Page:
My Name is Asher Lev
MY NAME IS ASHER LEV
Novel by Chaim Potok, 1972
My Name Is Asher Lev, Chaim Potok's third novel, is a story of the search for truth and of a way to communicate that truth. It is a story of the search for meaning and balance in a world that contains suffering. In the novel Potok continued to work in the bildungsroman tradition, with the main character choosing his place in the world as he matures from childhood to adulthood. As in his earlier work The Chosen , Potok's main character must confront Jewish tradition and make meaning of it in his own life.
As a young boy with a gift for drawing, Asher Lev is driven to his art in the face of his father's disdain: "He seemed awed and angry and confused and dejected, all at the same time." The boy struggles with his internal desire to draw what he sees, what he remembers, what he feels in the face of his community's fear that his gift is from the "Other Side" (that is, from the Gentiles) rather than from Ribbono Shel Olom (from Judaism). In Asher's journey to fulfill the promise of his gift, he connects to the journeys of his family. It is in this connection that he discovers that his art must speak the truth if it is to bring balance to a world with suffering.
Throughout his life Asher had heard stories of how his father's great-great-grandfather had transformed the estates of a Russian nobleman into a source of immense wealth. The nobleman, however, had persecuted his serfs and once burned down an entire village. Asher realizes that his ancestor's later travels had to do with atonement for an ability that led to suffering. His father's father, too, traveled, as does his own father. In coming to understand these journeys as methods of atonement, Asher finds his own meaning: "Now the man who had once been the child asked it again and wondered if the giving and the goodness and the journeys of that mythic ancestor might have been acts born in the memories of screams and burning flesh. A balance had to be given the world; the demonic had to be reshaped into meaning … Traditions are born by the power of an initial thrust that hurls acts and ideas across centuries." And so Asher reshapes the anguish and torment of his people into art: "No one says you have to paint ultimate anguish and torment. But if you are driven to paint it, you have no other way." Yet to paint this suffering, this torment, Asher must journey into another tradition to find the aesthetic mold necessary to convey the pain. This mold is the crucifix he has been studying for much of his life. The master of the universe whispers to him through the leaves of the trees: "Now journey with me, my Asher. Paint the anguish of all the world. Let people see the pain. But create your own molds and your own play of forms for the pain. We must give a balance to the universe."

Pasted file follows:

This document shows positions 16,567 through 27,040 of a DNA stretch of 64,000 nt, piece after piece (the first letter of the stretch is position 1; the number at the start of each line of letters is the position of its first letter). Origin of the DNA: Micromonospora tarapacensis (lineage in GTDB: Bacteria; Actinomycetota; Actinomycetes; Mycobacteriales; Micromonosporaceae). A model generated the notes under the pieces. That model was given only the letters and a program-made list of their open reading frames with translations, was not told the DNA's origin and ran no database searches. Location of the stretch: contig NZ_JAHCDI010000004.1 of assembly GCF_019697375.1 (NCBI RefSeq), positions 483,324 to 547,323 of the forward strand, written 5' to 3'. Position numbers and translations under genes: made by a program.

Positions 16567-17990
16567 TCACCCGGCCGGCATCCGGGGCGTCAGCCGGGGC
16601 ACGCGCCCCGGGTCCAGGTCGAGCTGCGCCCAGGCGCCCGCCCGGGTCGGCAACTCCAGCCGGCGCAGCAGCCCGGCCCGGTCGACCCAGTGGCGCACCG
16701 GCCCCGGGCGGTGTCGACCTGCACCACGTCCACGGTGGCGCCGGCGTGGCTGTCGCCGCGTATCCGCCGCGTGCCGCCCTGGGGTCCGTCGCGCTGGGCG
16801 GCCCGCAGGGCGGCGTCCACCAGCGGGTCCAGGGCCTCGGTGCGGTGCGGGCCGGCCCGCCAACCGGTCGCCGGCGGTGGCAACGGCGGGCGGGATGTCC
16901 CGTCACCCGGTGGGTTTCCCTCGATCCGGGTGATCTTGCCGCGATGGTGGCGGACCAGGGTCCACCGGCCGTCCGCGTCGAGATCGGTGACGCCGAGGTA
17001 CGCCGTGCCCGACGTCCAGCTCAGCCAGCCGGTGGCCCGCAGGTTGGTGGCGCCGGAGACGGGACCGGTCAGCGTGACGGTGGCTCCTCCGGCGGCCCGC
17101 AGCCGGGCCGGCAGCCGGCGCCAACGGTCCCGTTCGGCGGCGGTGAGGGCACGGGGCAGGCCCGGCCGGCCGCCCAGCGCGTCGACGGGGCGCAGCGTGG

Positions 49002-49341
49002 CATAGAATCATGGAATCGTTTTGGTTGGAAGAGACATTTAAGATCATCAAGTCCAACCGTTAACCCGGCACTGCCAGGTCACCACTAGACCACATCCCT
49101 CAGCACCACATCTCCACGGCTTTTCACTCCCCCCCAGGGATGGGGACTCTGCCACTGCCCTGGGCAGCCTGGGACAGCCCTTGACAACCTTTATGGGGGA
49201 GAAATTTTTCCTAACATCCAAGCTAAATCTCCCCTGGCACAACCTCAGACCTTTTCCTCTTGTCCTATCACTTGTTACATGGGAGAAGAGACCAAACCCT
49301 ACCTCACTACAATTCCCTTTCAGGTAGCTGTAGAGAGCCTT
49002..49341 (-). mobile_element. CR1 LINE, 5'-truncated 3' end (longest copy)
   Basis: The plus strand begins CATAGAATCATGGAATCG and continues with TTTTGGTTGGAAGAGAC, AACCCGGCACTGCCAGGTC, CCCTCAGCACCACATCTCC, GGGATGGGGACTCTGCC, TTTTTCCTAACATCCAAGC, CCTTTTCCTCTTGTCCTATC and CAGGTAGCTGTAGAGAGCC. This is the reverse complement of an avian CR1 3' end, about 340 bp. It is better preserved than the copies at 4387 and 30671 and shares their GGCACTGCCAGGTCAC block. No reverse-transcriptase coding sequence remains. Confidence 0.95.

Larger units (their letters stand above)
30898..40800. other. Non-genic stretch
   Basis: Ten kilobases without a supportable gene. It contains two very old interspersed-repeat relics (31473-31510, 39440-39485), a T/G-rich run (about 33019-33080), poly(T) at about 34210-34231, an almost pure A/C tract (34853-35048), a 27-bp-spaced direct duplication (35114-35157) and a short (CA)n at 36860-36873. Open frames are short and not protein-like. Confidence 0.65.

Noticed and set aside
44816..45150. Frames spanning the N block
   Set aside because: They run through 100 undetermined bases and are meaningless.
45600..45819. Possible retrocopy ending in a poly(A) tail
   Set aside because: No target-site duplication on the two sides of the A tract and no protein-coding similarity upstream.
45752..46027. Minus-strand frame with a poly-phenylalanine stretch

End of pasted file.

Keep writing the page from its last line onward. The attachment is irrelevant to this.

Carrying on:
The themes of balance and truth and journey in My Name Is Asher Lev are played out in the context of a post-Holocaust world. Although his mother wants him to paint pretty pictures, Asher cannot because he realizes that the world is not pretty; rather, it contains suffering, a suffering he must depict, a truth he must paint. When there is silence, where there is a fear of the truth, agony persists. Asher learns this from the Russian émigré Yudel Krinsky, who had been imprisoned in Siberia. The image of his cold, his suffering, is of interest to the young Asher. "Did Stalin send many people to Siberia?" Asher asks. When Yudel replies that he sent millions, Asher wants to know what the world did for this inhumanity. "Absolutely nothing," Yudel responds. It is this nothing, this silence, that Asher cannot allow in his own life, in his art. Risking everything, he must paint the truth. He must bring balance to the world, for such suffering has no meaning if it is kept quiet, if it is not communicated, not set out for all to see.
Once again, in My Name Is Asher Lev, Potok explores issues of confronting the past, confronting cultures, and understanding the self and others. It is as if Potok were saying to the readers of his work, "Journey with me."
—Jan M. Osborn